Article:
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Thursday, December 29, 2011

Limited Funding For Alzheimer’s Research Draws Criticism

Rep. Ed Markey on Revere Beach, where his mother would take him and his brothers, before she developed Alzheimer's. (Jesse Costa/WBUR)

Alzheimer’s is the sixth leading cause of death, killing more Americans each year than breast and prostate cancer combined.

Yet in 2011, the National Institutes of Health spent over 6 billion dollars on cancer research and less than 480 million on Alzheimer’s research.

Additionally, the NIH spends $3 billion a year on AIDS research. Alzheimer’s, which affects more than five times as many Americans, receives just under $500 million a year.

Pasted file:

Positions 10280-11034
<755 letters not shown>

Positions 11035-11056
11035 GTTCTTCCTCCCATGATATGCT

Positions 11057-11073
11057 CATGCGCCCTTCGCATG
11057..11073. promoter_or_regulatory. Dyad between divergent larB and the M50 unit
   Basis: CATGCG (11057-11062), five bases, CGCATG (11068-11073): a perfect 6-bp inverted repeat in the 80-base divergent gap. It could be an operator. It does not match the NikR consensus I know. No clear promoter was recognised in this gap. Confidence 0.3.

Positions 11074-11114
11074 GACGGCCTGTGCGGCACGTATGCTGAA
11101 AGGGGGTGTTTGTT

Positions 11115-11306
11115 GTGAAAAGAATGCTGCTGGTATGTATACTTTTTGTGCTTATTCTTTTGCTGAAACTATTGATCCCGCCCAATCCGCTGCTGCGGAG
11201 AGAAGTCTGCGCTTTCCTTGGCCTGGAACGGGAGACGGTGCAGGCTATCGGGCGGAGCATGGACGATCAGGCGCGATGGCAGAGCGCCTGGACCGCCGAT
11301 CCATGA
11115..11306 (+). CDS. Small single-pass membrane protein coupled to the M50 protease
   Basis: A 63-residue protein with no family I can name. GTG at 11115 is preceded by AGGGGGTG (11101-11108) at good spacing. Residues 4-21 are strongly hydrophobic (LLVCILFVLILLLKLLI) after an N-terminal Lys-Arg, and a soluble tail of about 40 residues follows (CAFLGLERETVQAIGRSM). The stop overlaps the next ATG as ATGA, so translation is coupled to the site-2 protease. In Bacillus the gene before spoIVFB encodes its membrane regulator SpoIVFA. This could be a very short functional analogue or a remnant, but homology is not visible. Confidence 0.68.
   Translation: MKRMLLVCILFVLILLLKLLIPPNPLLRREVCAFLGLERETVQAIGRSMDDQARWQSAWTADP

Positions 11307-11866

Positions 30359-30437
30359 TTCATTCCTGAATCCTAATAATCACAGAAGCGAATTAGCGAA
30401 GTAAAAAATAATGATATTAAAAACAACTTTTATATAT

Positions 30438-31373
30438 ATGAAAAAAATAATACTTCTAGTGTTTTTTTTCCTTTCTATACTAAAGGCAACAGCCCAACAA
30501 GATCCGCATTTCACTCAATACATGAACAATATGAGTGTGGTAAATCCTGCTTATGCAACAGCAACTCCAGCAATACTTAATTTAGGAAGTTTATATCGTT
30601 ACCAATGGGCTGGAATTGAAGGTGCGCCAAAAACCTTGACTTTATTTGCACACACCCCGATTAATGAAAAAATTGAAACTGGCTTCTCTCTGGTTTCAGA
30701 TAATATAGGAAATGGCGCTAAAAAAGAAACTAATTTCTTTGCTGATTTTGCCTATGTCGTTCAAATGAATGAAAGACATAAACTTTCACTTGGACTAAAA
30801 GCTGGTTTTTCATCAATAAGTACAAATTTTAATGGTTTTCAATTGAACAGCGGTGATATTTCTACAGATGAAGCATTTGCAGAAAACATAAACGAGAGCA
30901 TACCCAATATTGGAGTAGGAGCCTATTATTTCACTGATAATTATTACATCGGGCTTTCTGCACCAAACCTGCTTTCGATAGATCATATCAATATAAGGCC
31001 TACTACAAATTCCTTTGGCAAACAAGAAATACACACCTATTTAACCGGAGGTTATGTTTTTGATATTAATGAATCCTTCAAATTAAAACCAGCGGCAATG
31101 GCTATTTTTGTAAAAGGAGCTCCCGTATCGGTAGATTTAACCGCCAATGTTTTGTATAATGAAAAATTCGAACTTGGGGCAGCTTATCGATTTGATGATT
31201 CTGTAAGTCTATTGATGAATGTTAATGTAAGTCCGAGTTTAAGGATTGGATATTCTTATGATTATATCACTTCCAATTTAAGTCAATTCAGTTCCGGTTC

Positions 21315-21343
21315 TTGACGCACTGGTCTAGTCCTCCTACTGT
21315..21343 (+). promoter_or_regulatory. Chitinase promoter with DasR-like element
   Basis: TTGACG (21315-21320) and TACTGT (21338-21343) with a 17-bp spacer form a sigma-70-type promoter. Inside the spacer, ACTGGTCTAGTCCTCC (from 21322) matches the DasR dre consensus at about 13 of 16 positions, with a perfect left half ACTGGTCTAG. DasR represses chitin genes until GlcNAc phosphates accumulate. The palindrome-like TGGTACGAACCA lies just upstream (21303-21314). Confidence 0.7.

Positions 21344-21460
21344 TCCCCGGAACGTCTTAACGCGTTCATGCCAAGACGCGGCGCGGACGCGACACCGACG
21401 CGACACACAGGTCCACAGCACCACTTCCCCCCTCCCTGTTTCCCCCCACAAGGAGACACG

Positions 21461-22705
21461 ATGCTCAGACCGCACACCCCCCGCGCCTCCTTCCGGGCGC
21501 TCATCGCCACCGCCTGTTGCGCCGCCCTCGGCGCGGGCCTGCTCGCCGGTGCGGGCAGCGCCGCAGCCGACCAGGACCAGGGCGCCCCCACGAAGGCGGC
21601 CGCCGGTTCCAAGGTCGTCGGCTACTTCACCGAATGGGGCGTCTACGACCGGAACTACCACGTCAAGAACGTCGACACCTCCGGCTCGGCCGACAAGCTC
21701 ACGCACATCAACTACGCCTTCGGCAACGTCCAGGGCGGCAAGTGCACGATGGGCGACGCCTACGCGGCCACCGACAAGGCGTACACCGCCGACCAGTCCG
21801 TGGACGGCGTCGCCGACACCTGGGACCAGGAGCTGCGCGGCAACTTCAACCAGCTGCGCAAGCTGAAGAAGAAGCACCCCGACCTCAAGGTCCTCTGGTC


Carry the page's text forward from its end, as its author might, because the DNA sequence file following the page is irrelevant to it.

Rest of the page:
Personal Experience Prompts Action

Massachusetts Rep. Ed Markey’s mother developed Alzheimer’s when she was in her 80s, and he is now fighting for more funding for research into the disease.

Markey says his father cared for his mother for 13 years at their family home. The congressman often came back from Washington to help until she died in 1998.

Markey’s personal experience shaped his commitment to funding research for treatment. He’s the U.S. House sponsor of the recently passed National Alzheimer’s Project Act, a strategic plan to address the epidemic.

In the fourth part of our week-long series on Alzheimer’s, Here and Now‘s Monica Brady-Myerov explores Markey’s efforts to increase research funding for Alzheimer’s and why there is a gap in funding.


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Robin Young and Jeremy Hobson host Here & Now, a live two-hour production of NPR and WBUR Boston.

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